MAMA: Before my son, Kellan, arrived, the childcare decision was all about logistics: How close was the daycare? What were the hours? How much did it cost?
That is, until the first day I dropped him off at the daycare center we had chosen. I stayed for about 30 minutes, watching in disbelief as the reality of the 5:1 ratio at daycare began to sink in. The daycare employees did their best to manage the needs of all of the babies, but in a room with two employees and 10 babies, there seemed to always be at least two or three little ones crying.
As I sat on the colorful carpet holding Kellan close, not wanting to release him into the scary reality of that space, I realized that our original childcare-vetting process was far too analytical and didn’t take into account the emotional side: How we would feel about the type of care he was getting for 8 to 10 hours each day?
I already felt guilty enough raising him with two parents who work full time (and then some), but the thought of him being shuffled around with only his very basic needs met was heartbreaking.
That night I hopped on Care.com and posted a job for a nanny-share position. I also added a post to my Nextdoor.com neighborhood, seeking local families looking for a nanny share.
Over the next few days we reviewed more than 30 nanny applications, interviewed six nannies and met with three possible nanny-share families.
Four days later, we had a family and a nanny picked out and there was no more crying over daycare.
Today, at almost 2 years old, Kellan now attends daycare at our local YMCA childcare center. The nanny-share was a great fit in the early days, and now that he’s older, we love the flexibility, socialization and educational focus at the Y.
Through all this, I’ve learned that every childcare option comes with a set of pros and cons; the trick is to find the best balance for your family.
If I had to do it all over again, I would recommend these strategies:
- Revisit your childcare decision after the baby is born and check to be sure it still feels like the right fit;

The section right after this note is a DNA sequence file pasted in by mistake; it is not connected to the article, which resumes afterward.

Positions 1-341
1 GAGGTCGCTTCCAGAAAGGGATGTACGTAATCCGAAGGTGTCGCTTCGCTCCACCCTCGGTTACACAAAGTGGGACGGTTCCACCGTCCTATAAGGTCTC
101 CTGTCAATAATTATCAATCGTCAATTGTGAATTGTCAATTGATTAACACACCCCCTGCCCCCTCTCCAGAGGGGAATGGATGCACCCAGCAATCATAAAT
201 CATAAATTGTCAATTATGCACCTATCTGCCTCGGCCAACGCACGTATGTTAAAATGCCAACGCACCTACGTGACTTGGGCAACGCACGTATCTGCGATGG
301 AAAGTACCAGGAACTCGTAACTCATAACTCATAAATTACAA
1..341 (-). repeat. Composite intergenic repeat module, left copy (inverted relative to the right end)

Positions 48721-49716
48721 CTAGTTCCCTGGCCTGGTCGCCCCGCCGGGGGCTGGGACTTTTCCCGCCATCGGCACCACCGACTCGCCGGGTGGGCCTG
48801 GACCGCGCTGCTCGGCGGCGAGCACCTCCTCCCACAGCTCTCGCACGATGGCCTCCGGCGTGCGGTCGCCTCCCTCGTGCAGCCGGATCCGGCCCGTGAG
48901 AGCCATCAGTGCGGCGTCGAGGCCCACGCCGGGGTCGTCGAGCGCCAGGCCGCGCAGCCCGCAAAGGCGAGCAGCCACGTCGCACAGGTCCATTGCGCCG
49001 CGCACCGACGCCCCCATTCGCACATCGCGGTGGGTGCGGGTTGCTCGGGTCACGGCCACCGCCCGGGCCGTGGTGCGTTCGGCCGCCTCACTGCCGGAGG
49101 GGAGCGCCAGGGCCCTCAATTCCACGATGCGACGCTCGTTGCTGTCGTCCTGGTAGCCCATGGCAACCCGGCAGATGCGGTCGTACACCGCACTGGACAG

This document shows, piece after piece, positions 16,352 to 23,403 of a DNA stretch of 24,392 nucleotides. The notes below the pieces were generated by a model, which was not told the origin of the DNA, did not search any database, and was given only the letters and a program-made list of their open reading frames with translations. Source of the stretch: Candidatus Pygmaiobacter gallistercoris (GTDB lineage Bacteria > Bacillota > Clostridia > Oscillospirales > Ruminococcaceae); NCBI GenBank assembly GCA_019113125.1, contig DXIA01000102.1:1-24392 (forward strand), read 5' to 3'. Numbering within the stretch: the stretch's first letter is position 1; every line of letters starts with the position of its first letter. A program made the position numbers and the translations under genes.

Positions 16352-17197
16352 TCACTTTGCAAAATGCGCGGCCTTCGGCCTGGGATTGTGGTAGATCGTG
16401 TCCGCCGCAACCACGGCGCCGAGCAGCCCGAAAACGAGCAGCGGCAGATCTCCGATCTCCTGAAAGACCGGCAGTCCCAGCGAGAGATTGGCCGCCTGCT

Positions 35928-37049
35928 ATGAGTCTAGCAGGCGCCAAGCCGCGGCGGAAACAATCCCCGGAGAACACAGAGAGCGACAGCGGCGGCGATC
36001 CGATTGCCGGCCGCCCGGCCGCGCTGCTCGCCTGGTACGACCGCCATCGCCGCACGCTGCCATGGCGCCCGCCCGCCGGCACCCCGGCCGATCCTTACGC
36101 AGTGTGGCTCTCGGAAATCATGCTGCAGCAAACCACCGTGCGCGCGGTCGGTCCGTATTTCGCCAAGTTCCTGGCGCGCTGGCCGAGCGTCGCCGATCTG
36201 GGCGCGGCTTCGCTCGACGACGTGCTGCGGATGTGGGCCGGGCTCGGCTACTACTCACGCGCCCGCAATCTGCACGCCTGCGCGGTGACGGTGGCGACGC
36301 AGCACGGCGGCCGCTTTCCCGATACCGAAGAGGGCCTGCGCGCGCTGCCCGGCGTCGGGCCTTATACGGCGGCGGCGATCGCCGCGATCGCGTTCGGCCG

- Consider visiting the daycare center or having the nanny watch the child prior to the first day (ideally around 8 weeks of age);
- Leverage your resources, including the Internet and recommendations from friends and family;
- Trust your gut: Even if your pros/cons list is telling you one thing, if it doesn’t feel right, explore other options.
NANA: Nearly three decades after the fact, I can still remember the angst of dropping off my 3-month-old baby at the home daycare we had carefully selected.
As I got back into the car, I started crying and thought, “There has got to be another way.”
Yes, we needed both incomes, and yes, I wanted a career, but I also wanted to be there to raise my baby.
When I returned home from work that night, I had only about a half hour with Baby Laura before she fell asleep right after dinner.
I proclaimed to my husband, “This is not going to work” and immediately created “Plan B.”
Since I was a supervisor of a 24-hour employee-assistance program, I told my manager the next day I wanted to move from full-time days to part-time evenings.
This plan would allow me to be home with the baby during the day, and my husband could care for her at night while I was at work.
Unfortunately my manager said “no” to the part-time component, and when I asked why not, he lamely answered, “Supervisors don’t get to work part time, only counselors do.”
Immediately I ran to the bathroom and sobbed. I was sad, frustrated and angry.
That night I discussed the roadblock with my husband and the next day made another trip to my manager’s office to propose “Plan C.”
I said, “Demote me to a counselor, and put me on evenings four nights a week.”
He grudgingly obliged, and my husband and I successfully worked this tag-team parenting schedule for approximately 10 years. Oh, and within a short time my manager “re-promoted” me back to supervisor.
The two drawbacks to this arrangement were that my husband and I had only one night a week together, and I didn’t get much sleep.
But once all three kids were school age, I quit the corporate life (which I was tired of anyway) and started my own company, which I ran from home. That worked well, but since the pay wasn’t steady, once Laura started college, and our sons were in high school, I returned to a “normal” full-time job with a predictable paycheck.
Nana’s takeaway: Trust there are many ways to balance work and childcare. Be creative, persistent and assertive, and you will find solutions to stop the crying (primarily yours).
Mary Rose Remington, a baby boomer and new grandmother in Minneapolis, and her daughter, Laura Groenjes Mitchell, a millennial first-time mom in Denver, are documenting their generational differences with this occasional series in Minnesota Parent and its sister publication, Minnesota Good Age.